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Histone deacetylase 6 inhibition restores autophagic flux to promote functional recovery after spinal cord injury.
Exp Neurol ; 324: 113138, 2020 Feb.
Artigo em Inglês | MEDLINE | ID: mdl-31794745
ABSTRACT
After spinal cord injury (SCI), the inhibitory molecules derived from scars at the lesion sites and the limited regenerative capacity of neuronal axons pose difficulties for the recovery after SCI. Remodeling of cytoskeleton structures including microtubule assembly and tubulin post-translational modification are widely accepted to play a crucial role in initiation of growth cone and regrowth of injured axon. Although increasing studies have focused on the association between tubulin acetylation and autophagy due to the role of tubulin acetylation in organelles and substances transport, there are no studies exploring the effect of tubulin acetylation on autophagy after spinal cord injury (SCI). Here, we found that histone deacetylase 6 (HDAC6) was significantly up-regulated after SCI, while inhibition of HDAC6 by Tubastatin A induced functional recovery after SCI. In view of enzyme-dependent and -independent mechanisms of HDAC6 to adjust diverse cellular processes, such as autophagy, the ubiquitin proteasome system and post-translational modification of tubulin, we mainly focused on the significance of HDAC6 in axonal regeneration and autophagy after SCI. Western blotting, Co-immunoprecipitation and immunofluorescence staining were conducted to showed that Tubastatin A treatment in nocodazole-treated cells and mice suffering from SCI prompted acetylation and stabilization of microtubules and thus restored transport function, which may contribute to restored autophagic flux and increased axonal length. Whereas inhibition of degradation of autolysosomes by bafilomycin A1 (Baf-A1) reversed functional recovery caused by Tubastatin A, revealing the association between tubulin acetylation and autophagy, which supports HDAC6 inhibition as a potential target for SCI treatment.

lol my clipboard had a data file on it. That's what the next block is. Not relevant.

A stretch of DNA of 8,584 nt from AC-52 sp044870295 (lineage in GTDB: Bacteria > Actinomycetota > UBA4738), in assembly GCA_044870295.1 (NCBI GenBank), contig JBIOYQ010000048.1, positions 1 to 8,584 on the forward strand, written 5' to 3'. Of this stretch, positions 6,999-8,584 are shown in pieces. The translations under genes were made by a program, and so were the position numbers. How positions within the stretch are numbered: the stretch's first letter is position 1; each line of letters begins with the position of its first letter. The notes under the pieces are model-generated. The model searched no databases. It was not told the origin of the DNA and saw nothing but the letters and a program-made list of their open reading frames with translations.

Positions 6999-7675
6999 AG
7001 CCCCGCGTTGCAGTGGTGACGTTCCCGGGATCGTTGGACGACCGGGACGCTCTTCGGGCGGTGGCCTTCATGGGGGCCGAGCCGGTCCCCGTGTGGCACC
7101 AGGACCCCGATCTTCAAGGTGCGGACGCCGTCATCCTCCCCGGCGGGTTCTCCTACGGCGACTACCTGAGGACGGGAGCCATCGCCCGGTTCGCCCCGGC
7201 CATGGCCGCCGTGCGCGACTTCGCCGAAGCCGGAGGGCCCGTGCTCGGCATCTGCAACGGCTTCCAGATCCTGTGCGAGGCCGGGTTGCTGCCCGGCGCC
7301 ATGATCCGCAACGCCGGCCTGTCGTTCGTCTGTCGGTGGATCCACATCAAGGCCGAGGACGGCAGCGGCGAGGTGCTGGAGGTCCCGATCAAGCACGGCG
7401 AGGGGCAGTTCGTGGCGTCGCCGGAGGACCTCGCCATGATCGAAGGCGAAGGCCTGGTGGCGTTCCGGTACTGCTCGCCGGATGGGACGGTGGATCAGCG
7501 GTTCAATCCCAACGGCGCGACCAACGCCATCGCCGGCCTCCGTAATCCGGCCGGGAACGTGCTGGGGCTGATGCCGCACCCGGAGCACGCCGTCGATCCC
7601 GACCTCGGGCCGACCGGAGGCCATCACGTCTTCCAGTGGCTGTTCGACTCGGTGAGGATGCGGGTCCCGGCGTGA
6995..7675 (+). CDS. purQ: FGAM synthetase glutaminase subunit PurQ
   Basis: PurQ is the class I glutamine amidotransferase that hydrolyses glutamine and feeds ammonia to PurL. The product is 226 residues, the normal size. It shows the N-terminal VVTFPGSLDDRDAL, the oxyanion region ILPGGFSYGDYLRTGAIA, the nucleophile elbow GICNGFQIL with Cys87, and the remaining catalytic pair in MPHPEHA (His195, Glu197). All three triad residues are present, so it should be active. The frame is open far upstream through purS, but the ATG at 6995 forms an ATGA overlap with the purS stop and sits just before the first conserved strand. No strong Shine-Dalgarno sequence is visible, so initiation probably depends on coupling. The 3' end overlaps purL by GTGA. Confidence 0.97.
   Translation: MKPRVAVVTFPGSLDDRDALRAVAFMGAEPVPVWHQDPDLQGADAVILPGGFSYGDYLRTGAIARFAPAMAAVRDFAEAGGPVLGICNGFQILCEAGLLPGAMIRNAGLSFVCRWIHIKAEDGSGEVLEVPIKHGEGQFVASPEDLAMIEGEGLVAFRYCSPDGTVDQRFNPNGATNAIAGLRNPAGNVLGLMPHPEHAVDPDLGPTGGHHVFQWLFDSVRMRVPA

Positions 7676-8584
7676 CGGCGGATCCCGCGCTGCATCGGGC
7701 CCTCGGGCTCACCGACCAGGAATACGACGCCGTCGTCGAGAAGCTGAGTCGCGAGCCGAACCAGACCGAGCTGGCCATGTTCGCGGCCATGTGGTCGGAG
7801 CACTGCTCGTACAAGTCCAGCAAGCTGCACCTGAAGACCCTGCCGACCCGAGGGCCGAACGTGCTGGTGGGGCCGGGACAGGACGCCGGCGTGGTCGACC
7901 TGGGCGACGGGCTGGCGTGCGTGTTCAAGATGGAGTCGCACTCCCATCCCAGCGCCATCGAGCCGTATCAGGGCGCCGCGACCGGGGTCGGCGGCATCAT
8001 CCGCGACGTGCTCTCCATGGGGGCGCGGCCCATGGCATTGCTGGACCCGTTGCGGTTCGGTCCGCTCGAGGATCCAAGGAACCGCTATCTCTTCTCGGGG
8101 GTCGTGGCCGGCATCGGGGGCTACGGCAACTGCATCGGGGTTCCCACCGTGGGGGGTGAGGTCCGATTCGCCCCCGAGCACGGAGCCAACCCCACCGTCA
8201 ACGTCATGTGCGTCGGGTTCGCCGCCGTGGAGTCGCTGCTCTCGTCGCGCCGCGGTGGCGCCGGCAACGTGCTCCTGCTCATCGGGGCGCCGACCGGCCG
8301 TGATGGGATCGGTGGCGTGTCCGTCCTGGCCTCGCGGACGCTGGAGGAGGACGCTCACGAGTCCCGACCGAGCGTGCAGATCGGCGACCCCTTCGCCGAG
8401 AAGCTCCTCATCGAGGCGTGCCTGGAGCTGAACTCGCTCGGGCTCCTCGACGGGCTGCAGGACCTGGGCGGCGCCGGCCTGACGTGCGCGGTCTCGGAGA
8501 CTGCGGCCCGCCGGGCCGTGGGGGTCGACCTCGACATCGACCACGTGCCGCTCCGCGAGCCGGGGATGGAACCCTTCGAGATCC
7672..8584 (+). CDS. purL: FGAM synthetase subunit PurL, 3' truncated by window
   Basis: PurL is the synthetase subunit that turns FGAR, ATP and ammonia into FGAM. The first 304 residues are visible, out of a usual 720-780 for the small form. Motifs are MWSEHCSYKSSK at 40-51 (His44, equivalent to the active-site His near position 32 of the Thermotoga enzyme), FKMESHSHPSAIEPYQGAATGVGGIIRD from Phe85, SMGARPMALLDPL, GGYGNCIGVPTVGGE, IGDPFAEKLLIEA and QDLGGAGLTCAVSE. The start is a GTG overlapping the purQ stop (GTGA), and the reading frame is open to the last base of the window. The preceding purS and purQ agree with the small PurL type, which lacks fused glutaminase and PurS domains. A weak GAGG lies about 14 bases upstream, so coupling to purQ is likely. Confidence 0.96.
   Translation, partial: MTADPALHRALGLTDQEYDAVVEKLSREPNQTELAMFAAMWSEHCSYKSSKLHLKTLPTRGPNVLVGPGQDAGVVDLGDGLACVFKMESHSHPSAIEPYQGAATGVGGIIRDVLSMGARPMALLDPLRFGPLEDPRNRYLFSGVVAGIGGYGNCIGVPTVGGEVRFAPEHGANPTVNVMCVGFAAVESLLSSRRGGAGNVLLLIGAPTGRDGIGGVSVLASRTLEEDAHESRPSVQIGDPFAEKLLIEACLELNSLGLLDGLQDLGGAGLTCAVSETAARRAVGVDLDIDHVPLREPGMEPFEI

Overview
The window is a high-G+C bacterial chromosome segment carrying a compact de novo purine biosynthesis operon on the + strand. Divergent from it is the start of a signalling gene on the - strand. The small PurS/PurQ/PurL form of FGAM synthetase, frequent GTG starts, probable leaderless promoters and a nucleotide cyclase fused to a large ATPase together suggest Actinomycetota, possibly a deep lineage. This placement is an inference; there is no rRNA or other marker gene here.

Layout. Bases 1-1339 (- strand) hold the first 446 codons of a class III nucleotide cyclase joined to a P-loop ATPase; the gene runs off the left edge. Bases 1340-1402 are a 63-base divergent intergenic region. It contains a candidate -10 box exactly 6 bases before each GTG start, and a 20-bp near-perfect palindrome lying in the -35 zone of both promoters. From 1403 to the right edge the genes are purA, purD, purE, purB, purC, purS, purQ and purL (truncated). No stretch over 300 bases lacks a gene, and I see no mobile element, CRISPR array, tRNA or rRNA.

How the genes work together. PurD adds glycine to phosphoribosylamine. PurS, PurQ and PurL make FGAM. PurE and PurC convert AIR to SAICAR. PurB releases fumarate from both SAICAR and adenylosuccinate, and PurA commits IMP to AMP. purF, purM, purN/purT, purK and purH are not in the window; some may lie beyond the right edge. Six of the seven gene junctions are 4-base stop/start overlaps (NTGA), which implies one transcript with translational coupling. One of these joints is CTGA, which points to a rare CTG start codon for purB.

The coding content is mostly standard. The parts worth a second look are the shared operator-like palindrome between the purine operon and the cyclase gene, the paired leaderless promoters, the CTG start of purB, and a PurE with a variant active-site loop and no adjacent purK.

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Texto completo: Disponível Coleções: Bases de dados internacionais Base de dados: MEDLINE Idioma: Inglês Revista: Exp Neurol Ano de publicação: 2020 Tipo de documento: Artigo País de afiliação: China